Luxembourg restaurants are violating the right to an enjoyable bread-eating experience, say condiments rights activists.

For approximately the millionth time this year alone, a Luxembourg restaurant has served bread without a side of butter.

Gizela Masla, who ate with friends at a Place d’Armes restaurant on Thursday, is just the latest victim of what many call a violation of the fundamental right to an enjoyable bread-eating experience.

“Our waiter brought the customary basket of tasteless, dry bread, so I took a piece and reflexively looked for one of those individually wrapped servings of butter, but it wasn’t there,” Masla said. “It’s never there.”

Masla says that sometimes she is so desperate to make her bread more palatable that she discreetly dips it in her drink, whether it is sparkling water or a vodka tonic, a practice she believes has cost her friends and the respect of her colleagues.

Jokum Berthelsen, a condiments rights activist, says that restaurants have an obligation to provide spreadable animal-based fat if they choose to serve bread.

“Sure, they act as if that bottle of chili-infused olive oil, which in any case is probably 65 percent canola oil, is good enough,” he said. “It’s not. We want moist, creamy butter presented in an adorable little dish, and we want it now.”

However, not everyone agrees.

“Bread is obviously not meant to be eaten as an appetizer,” said Amos Tcheff, who has worked in food service for 30 years and has grown to hate everything about customers. “It’s an accompaniment to be dipped in delicious sauces and consumed alongside the main dish.”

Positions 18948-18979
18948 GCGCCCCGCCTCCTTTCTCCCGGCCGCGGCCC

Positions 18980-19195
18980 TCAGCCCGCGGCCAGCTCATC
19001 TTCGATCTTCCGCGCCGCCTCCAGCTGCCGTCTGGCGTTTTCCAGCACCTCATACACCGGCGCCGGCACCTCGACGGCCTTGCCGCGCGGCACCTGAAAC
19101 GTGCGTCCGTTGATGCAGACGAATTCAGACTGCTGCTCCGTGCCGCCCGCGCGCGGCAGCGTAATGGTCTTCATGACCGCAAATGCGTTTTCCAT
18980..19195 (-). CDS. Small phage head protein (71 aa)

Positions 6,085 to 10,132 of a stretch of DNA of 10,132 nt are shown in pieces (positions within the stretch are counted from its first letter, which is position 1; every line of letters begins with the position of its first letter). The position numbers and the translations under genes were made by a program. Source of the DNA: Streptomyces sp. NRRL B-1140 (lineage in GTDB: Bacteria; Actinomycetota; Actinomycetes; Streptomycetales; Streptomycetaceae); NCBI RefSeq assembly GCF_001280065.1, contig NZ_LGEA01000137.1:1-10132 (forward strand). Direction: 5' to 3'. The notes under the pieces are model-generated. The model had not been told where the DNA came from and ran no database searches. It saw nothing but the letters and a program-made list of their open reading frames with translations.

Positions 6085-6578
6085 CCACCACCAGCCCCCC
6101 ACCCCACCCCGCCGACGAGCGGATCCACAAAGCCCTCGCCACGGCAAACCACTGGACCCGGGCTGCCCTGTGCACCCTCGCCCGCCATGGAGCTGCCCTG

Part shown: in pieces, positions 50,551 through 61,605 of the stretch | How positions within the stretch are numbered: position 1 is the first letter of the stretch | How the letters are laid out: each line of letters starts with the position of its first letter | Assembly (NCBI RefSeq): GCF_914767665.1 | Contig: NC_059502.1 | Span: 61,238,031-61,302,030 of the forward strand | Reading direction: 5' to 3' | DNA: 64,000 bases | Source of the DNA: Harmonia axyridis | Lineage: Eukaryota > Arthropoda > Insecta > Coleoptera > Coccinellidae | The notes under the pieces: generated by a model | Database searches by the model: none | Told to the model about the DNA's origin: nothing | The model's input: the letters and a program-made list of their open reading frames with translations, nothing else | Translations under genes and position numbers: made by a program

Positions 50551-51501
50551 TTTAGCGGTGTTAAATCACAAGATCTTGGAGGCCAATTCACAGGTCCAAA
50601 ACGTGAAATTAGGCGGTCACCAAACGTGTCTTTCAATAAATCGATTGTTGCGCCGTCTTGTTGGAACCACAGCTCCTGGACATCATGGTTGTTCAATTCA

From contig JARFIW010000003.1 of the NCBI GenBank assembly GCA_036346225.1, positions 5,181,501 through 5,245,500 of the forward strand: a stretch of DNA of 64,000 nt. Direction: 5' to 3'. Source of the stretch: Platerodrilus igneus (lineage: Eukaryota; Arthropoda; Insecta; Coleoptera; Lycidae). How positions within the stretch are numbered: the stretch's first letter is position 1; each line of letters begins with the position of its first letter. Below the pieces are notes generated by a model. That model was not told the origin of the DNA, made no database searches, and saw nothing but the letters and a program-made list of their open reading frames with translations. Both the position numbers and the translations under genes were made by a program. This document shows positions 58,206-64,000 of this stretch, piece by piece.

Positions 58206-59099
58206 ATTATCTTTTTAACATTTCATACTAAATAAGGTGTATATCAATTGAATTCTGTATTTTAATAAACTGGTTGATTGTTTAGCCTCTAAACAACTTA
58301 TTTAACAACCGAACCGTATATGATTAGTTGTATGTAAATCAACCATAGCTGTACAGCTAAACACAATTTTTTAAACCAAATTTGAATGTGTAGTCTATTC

“You can also use little morsels of bread to clean your plate if you so choose, but be careful because at a certain point such behavior just becomes annoying and you look like an old person born in the 1930s who’s scared to let a little blob of cream go to waste,” he added.

Butter rights activists, however, say they do not buy such arguments, pointing out that bread is always served long before the main dish. Tcheff and defenders of the status quo describe this as “a question of convenience,” pointing out that diners are also given silverware and ketchup long before they need them.

Some activists have softened their stance in the face of this seemingly bulletproof logic, but most refuse to back down.

“Servers know very well that the second the bread is delivered, at least one person at the table, whether out of hunger, habit, or boredom, is going to nibble on it,” Berthelsen said.

“These victims soon find themselves in a dark world of serious discomfort, a quiet, lonely place as the dry bread sucks all the moisture from their mouths and the mass turns into a solid and nearly unswallowable ball of tasteless flour-flavored goo,” he said. “Butter is the only solution.”

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